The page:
This week’s Riverdale starts off with Clifford Blossom, Principal Featherhead and School Psychologist Wertham conversing over dinner. The three men are clearly in some sort of conspiracy together. They come across as the Riverdale power brokers. Okay, this makes sense for Clifford Blossom, he is the mayor of Riverdale. I can see a case being made for Featherhead. He’s the high school principal, and so much of town life seems to revolve around his school. Wertham is the outlier though. Riverdale the show is definitely suffering a power vacuum without Hiram Lodge (Mark Consuelos) if these three on the movers and shakers around town. The three men are concerned that people are still paying attention to the Muggs murder.
The next day, Jughead (Cole Sprouse) agrees to write 4 full stories on spec in 24 hours. His editor at Pep is behind schedule and short staffed. That night, Veronica (Camila Mendes) wants Jughead to take her to see Diabolique, a French thriller about murderous school teachers. But Jughead needs to come up with four stories first. Jughead pitches a high school themed anthology to Veronica, The Homeroom of Horrors, set in a high school with a narrator that’s a creepy janitor named The Key Keeper. She plays along, listening to each new tale.
The first is Keep Your Head in the Game. Dilton is short, nearsighted and uncoordinated. He’s on the basketball team and is made a pariah by his coach. No one can leave until everyone makes a basket, but Dilton just can’t. The team has to run laps until he sinks one. They run a lot of laps. After practice, Julian stuffs him a locker. Archie (KJ Apa) puts up an argument but just barely. Dilton is claustrophobic. By the time the day janior let him out in the morning, Dilton’s brain is broken. He gabs a fire ax, heads back to the locker and hides. Later, Dilton is covered in blood practicing free throws murmuring “Gotta keep my head in the game” but he’s making baskets not with balls, but with the decapitated heads of his teammates.
Veronica likes any story where Julian Blossom gets decapitated.
Next up is Love You to Pieces. Archie shows up to the Blossom estate on a dark, rainy night. His car broke down. Nana Rose greets him. She invites him in to use the phone, but he asks if he can stay the night. She reluctantly agrees. Archie keeps checking out a portrait of Cheryl (Madelaine Petsch) while Nana Rose serves him tea in front of a roaring fire. She one condition of Archie staying that night is that he agrees to lock the door to the guest room and stay there all night. Why? “My granddaughter lives with me, and she’s not in her right mind.” She’s a sex fiend, or at least that’s kind of what Nana Rose implies. She might also be a werewolf or vampire by this description. Later, Archie, horny, leaves his door open for Cheryl. He awakens to the sound of the room door opening and someone pulling back his bed curtains. Cheryl climbs in bed with him. Archie wants to light a candle but Cheryl says “What we’re about to do is best done in darkness”. ARchie survives the night. I guess she wasn’t a werewolf? The next morning he heads downstairs with a smile on his face. Nana Rose explains what’s wrong with Cheryl. She has leprosy. It’s very contagious. Oopsie. Nana Rose then admits to putting down the nails the popped the tires on Archie’s car. Lepper Cheryl puts her hand on Archie’s shoulder saying “After last night, they’ll be together for ever and ever.” Eep.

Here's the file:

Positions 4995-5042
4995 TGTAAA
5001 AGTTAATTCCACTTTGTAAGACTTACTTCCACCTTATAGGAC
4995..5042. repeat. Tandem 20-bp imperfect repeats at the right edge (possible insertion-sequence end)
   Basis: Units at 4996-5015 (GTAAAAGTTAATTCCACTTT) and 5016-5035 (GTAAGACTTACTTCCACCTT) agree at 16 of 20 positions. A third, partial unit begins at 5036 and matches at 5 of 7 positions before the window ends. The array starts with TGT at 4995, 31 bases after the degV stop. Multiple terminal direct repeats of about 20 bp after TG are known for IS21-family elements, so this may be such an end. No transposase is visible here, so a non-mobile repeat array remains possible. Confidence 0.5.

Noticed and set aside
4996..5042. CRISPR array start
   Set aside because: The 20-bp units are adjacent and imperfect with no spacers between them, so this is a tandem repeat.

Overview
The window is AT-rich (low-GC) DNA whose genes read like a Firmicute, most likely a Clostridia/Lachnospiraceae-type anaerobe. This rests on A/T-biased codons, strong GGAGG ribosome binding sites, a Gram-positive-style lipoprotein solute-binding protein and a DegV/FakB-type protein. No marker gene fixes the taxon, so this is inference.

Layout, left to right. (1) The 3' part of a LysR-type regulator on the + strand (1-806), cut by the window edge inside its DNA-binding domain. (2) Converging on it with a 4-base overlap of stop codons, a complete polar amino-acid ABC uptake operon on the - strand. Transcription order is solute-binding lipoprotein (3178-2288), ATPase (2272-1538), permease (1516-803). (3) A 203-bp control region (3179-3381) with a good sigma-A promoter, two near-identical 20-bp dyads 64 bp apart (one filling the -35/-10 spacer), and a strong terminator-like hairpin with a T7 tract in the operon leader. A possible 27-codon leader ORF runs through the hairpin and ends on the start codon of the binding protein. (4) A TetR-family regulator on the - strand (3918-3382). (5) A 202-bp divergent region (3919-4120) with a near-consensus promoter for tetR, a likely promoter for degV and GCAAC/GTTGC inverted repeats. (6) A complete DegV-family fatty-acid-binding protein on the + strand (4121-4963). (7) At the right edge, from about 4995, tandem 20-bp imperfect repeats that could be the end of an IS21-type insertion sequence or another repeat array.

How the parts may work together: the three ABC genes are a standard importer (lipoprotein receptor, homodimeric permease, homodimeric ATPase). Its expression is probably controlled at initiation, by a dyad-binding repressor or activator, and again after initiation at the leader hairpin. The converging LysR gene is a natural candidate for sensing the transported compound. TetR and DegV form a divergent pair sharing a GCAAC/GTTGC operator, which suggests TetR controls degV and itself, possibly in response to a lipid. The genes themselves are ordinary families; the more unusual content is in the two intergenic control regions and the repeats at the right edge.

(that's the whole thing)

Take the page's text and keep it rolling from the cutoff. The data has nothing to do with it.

Jughead explains the moral is “Curiosity killed the cat” or “Don’t’ do heavy petting in the dark without protection.” Veronica says the moral of the story is that a girl will feign an interest in comics to show she likes a boy. Jughead does not pick up what she is putting down. He starts the third story.
Veronica questions what’s bad in wanting to look good. She also wants to star in a story. Jughead obliges
My Better Half describes Archie to a T. “Archie is a good egg, but a half wit when it comes to decision making.” You could have stopped at half wit there, Janitor. Archie can’t decide between Betty and Veronica, so he chooses both, taking out Betty Monday, Wednesday and Friday, and taking out Veronica Tuesday, Thursday and Saturday. On Sunday he rests, and he also drinks a lot of coffee. Betty and Veronica both know about each other. They’re not happy about it, but go along with it. Archie tells them both that they’re his favorite. Julian wants to know Archie’s secret. Archie explains that you tell them what they want to hear. “You’re my favorite” Dilton points out that’s actually four words, with you’re being a contraction. I’m starting to understand why Dilton gets bullied.
Veronica notices a pattern in his stories. She calls out Jughead’s sexual politics, saying they’re troubling. She doesn’t like that teen girls are all pictured as shallow, crazy killers. Jughead says it’s just a comic book, brushing off her concerns. This doesn’t fly. Jughead offers to take Veronica to the movies, but she leaves instead. The next day, Veronica and Jughead are through. That’s too bad. I really liked them as a couple, if only briefly.
At another meeting of the Riverdale town rulers, you know, the mayor, the high school principal and the school psychologist, Dr. Wertham gets a front page story in the newspaper, blaming violent crime on comics. He wants to punish the creators of comics to the fullest extent of the law. Jughead’s editor Fieldstone loves his stories so much that he offers him a byline on his stories. No more living in anonymity. Uh oh. “Girls come and go but your name in print? Now that’s a thing that will make people sit up and take notice.” Fieldstone has no idea how right he is.